September 2016: Birth Defects Research. Part C, Embryo Today: Reviews
https://www.readbyqxmd.com/read/27768243/prenatal-exposure-to-environmental-factors-and-congenital-limb-defects
#10
REVIEW
Peter G Alexander, Karen L Clark, Rocky S Tuan
Limb congenital defects afflict approximately 0.6:1000 live births. In addition to genetic factors, prenatal exposure to drugs and environmental toxicants, represents a major contributing factor to limb defects. Examples of well-recognized limb teratogenic agents include thalidomide, warfarin, valproic acid, misoprostol, and phenytoin. While the mechanism by which these agents cause dymorphogenesis is increasingly clear, prediction of the limb teratogenicity of many thousands of as yet uncharacterized environmental factors (pollutants) remains inexact...
September 2016: Birth Defects Research. Part C, Embryo Today: Reviews
https://www.readbyqxmd.com/read/27718306/common-congenital-anomalies-environmental-causes-and-prevention-with-folic-acid-containing-multivitamins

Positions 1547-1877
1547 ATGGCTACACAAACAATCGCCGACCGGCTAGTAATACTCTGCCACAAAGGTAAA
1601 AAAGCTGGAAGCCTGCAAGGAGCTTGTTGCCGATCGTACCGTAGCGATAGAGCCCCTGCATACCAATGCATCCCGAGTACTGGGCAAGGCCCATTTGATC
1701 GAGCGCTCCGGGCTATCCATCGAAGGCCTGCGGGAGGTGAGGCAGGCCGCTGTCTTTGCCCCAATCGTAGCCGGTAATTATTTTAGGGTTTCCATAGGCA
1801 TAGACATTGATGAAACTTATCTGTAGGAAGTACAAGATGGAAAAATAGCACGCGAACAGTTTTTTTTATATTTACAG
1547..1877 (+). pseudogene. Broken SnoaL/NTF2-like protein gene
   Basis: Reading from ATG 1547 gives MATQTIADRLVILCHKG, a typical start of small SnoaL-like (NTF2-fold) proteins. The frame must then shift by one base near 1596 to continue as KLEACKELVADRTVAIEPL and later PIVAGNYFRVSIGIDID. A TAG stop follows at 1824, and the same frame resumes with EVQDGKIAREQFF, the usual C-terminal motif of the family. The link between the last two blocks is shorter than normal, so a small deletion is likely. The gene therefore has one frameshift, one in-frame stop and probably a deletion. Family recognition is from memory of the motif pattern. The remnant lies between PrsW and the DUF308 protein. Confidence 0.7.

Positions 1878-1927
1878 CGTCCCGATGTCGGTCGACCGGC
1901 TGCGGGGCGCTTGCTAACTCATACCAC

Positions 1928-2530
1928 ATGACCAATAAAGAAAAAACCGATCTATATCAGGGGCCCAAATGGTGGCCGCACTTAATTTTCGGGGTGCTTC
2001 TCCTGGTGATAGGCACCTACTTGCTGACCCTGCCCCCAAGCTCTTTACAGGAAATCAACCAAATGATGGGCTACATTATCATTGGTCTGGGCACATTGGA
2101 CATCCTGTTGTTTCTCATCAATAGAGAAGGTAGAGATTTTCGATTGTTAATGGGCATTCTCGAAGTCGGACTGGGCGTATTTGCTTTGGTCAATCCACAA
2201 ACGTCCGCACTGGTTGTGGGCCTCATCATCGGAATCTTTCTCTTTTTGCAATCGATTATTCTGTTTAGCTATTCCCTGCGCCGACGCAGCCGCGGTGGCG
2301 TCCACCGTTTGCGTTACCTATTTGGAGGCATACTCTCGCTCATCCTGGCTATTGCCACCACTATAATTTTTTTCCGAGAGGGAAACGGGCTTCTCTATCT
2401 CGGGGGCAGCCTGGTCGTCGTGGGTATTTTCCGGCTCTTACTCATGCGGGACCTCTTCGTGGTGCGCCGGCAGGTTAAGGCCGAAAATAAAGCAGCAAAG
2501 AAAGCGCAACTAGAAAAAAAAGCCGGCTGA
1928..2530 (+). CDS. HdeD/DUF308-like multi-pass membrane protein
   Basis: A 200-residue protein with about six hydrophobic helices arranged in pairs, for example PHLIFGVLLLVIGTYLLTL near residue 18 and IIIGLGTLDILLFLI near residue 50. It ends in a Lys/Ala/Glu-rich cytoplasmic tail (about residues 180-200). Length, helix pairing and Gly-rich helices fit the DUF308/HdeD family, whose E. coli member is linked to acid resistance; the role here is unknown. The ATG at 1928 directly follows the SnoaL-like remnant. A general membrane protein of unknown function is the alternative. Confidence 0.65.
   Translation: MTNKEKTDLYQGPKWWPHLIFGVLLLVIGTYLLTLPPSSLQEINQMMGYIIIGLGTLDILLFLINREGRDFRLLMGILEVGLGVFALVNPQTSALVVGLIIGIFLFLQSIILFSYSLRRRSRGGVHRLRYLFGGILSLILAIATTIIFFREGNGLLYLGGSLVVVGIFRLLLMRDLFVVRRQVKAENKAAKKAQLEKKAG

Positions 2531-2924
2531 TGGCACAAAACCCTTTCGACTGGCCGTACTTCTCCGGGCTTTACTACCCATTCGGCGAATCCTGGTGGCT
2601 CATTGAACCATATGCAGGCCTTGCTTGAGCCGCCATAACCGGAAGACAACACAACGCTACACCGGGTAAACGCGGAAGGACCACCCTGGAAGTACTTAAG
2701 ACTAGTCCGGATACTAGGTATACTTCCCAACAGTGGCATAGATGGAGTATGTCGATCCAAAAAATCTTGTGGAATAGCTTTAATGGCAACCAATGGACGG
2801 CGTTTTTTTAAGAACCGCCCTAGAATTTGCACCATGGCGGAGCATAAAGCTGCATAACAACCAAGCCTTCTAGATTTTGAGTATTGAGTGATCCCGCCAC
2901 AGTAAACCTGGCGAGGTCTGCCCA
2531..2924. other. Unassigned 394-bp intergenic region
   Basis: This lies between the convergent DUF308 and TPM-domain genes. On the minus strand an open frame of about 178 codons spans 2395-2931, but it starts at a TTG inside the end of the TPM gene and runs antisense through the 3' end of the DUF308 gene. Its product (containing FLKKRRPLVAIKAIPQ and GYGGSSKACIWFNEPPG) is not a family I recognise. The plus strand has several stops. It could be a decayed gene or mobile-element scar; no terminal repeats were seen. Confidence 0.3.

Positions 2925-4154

#11
REVIEW
Swapnalee Sarmah, Pooja Muralidharan, James A Marrs
Congenital anomalies, congenital defects, or birth defects are significant causes of death in infants. The most common congenital defects are congenital heart defects (CHDs) and neural tube defects (NTDs). Defects induced by genetic mutations, environmental exposure to toxins, or a combination of these effects can result in congenital malformations, leading to infant death or long-term disabilities. These defects produce significant mortality and morbidity in the affected individuals, and families are affected emotional and financially...
September 2016: Birth Defects Research. Part C, Embryo Today: Reviews
https://www.readbyqxmd.com/read/27653964/the-effect-of-maternal-exposure-to-endocrine-disrupting-chemicals-on-fetal-and-neonatal-development-a-review-on-the-major-concerns
#12
REVIEW
Maddalena Mallozzi, Giulia Bordi, Chiara Garo, Donatella Caserta
There is a widespread exposure of general population, including pregnant women and developing fetuses, to the endocrine disrupting chemicals (EDCs). These chemicals have been reported to be present in urine, blood serum, breast milk, and amniotic fluid. Endocrine disruptions induced by environmental toxicants have placed a heavy burden on society, since environmental exposures during critical periods of development can permanently reprogram normal physiological responses, thereby increasing susceptibility to disease later in life-a process known as developmental reprogramming...